The issue with Bitcoin privacy
Bitcoin can be anonymous, but it is not private by default. Every transaction and address balance is publicly visible to everyone on the distributed ledger known as the blockchain. While this is good for decentralized auditability, it is bad for privacy.
There are two types of financial privacy within the scope of this article: transaction privacy: concealing the source or destination and balance privacy, concealing someone’s net worth. The equivalent of privacy on Bitcoin was originally intended to be achieved through the assumption that bitcoin addresses are not associated with any identity. But in reality, bitcoin addresses are commonly or easily associated with identities. Many people get bitcoins from a source that complies with overreaching government regulations known as KYC (know your customer) requirements. Bitcoins that are obtained from a KYC source are tagged to your identity.
Even if you obtain your bitcoin from an anonymous source, it can be tied to your identity the moment you purchase something from a business that needs to collect your information for something as simple as shipping information or email address. If the business you are paying is using a 3rd party payment processing service that complies with KYC, then your bitcoin can no longer be considered anonymous. Even if the business you are paying is using a self-hosted payment system, your information could still be leaked if the business gives up your data intentionally, unintentionally, or via government coercion. Even if you do achieve transaction privacy, you still have to worry about balance privacy. You might not want people you do business with to know your entire net worth.
Various Solutions to Bitcoin Privacy
Fortunately, there are ways to use Bitcoin privately. The methods to use bitcoin with privacy include coinjoins, coinswaps, The Lightning Network, state chains, off-chain physical transactions (such as opendimes) and WabiSabi, A method recently introduced in Wasabi Wallet 2.0.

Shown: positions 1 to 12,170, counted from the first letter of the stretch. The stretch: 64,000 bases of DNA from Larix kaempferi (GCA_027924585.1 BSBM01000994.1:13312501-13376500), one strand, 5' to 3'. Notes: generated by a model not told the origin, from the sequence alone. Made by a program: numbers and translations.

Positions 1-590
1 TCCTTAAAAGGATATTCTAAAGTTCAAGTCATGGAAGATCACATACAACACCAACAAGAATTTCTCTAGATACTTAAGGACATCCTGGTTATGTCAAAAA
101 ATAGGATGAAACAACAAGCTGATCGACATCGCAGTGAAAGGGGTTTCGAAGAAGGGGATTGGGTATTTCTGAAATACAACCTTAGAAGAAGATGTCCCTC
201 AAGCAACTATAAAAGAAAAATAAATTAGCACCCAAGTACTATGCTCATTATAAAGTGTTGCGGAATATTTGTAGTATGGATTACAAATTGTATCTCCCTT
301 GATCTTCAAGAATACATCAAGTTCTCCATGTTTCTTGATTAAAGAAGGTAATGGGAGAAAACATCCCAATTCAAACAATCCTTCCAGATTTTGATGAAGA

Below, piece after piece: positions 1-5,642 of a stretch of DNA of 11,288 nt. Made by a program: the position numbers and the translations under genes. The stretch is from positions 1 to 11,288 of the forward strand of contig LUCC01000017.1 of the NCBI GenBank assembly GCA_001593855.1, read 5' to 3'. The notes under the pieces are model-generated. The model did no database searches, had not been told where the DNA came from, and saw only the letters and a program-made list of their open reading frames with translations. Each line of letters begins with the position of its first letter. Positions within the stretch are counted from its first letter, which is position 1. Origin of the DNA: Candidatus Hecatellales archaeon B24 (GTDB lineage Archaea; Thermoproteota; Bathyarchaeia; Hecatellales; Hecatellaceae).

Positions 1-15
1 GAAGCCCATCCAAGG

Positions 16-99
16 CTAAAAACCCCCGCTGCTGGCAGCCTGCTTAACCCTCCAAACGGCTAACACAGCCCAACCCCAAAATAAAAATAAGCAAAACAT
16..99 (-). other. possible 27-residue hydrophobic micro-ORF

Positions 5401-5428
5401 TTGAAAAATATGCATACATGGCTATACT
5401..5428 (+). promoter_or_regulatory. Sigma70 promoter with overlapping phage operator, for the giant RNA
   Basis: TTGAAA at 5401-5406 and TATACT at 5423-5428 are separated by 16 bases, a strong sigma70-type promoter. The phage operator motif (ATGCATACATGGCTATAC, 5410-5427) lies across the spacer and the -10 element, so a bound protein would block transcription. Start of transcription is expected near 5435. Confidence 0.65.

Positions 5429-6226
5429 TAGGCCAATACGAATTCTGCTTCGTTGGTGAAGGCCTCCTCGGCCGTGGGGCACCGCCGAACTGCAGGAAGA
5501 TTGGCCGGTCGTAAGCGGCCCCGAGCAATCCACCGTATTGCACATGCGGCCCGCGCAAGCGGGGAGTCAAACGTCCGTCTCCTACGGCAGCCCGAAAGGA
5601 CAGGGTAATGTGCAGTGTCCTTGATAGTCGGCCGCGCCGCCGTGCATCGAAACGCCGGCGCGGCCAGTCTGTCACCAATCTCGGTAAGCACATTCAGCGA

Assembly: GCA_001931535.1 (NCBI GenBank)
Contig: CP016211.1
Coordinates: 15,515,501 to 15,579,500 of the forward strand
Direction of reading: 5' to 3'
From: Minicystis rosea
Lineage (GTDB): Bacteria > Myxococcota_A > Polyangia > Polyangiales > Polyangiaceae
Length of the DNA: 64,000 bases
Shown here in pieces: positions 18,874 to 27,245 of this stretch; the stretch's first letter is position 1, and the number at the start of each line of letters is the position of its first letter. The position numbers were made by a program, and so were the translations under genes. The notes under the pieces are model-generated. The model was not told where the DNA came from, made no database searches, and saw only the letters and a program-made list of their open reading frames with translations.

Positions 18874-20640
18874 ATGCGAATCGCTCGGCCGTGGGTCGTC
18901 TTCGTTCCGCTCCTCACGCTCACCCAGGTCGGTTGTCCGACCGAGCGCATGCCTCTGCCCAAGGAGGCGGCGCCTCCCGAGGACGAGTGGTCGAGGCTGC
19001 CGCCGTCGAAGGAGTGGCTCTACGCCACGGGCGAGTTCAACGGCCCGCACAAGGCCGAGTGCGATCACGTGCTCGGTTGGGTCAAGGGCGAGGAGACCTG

Explanation of Coinjoins
For transaction privacy, a coinjoin conceals a bitcoin’s future post-coinjoin activity from the past and conceals the past pre-coinjoin activity from the future. The coinjoin acts as an opaque wall in a timeline that transactions pass through. If a sender of bitcoin coinjoins, the recipient is unable to determine how the sender obtained the funds. If a recipient of the bitcoin coinjoins, the sender is unable to determine what the recipient does with the funds.
There are what I consider two types of common coinjoins, a mixing coinjoin and a spending coinjoin. A “mixing coinjoin” is used for the sole purpose of making bitcoin anonymous for future use. A “spending coinjoin” is when a coinjoin is used at the time of making a transaction to someone else, in which a recipient receives bitcoin from a sender directly as an output of a coinjoin.
For balance privacy, a coinjoin can also conceal someone’s full net worth. One way to do so is for a sender to pay a recipient directly from a coinjoin, via a “spending coinjoin”. Another way is to use a coinjoin to break up someone’s balance spread across multiple addresses that are not associated with each other. This is how it is often done with a “mixing coinjoin”.